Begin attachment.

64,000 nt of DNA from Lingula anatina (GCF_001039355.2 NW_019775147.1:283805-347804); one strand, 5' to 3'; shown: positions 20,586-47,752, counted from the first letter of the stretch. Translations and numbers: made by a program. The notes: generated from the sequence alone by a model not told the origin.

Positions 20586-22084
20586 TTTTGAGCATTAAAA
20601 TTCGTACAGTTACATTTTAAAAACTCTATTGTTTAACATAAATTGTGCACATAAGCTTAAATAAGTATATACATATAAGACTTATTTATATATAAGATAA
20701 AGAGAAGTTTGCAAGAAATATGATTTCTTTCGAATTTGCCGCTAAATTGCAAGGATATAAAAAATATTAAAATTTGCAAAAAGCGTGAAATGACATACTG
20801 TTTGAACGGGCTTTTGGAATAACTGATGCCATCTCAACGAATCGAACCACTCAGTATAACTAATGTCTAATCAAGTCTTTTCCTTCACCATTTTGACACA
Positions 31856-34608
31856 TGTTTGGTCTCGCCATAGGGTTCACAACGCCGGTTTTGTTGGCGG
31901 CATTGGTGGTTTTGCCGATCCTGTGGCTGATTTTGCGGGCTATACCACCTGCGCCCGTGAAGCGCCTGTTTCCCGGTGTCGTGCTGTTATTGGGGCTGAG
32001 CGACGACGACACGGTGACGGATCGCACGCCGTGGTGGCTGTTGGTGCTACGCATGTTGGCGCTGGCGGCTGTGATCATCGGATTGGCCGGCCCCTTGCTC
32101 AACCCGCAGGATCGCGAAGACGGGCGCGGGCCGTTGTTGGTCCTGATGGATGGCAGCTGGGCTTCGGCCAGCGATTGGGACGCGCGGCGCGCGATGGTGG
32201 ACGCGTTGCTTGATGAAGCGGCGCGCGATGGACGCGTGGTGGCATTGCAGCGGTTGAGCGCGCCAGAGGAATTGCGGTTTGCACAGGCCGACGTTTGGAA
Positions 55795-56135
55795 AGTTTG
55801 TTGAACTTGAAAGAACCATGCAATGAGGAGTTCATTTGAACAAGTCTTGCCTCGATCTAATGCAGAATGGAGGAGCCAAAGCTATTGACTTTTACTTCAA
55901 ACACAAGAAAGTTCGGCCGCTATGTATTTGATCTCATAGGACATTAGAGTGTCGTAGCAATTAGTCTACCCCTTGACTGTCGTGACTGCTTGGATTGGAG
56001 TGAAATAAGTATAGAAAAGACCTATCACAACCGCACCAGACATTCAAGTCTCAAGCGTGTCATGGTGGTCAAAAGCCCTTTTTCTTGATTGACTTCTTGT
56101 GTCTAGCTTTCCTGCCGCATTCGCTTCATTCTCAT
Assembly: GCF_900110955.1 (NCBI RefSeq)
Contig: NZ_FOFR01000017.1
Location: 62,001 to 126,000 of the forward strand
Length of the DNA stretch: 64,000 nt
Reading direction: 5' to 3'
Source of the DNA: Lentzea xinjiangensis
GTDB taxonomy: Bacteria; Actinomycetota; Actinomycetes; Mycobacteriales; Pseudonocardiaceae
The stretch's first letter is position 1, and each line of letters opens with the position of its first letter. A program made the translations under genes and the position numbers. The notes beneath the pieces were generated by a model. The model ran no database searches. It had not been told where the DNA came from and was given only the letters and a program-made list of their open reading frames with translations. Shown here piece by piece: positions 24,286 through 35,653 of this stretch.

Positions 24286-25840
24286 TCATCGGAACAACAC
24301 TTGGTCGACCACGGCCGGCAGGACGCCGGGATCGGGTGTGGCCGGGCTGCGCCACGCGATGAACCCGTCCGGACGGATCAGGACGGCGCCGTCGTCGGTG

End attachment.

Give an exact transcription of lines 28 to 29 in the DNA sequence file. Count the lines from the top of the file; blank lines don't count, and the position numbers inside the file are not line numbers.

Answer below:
24286 TCATCGGAACAACAC
24301 TTGGTCGACCACGGCCGGCAGGACGCCGGGATCGGGTGTGGCCGGGCTGCGCCACGCGATGAACCCGTCCGGACGGATCAGGACGGCGCCGTCGTCGGTG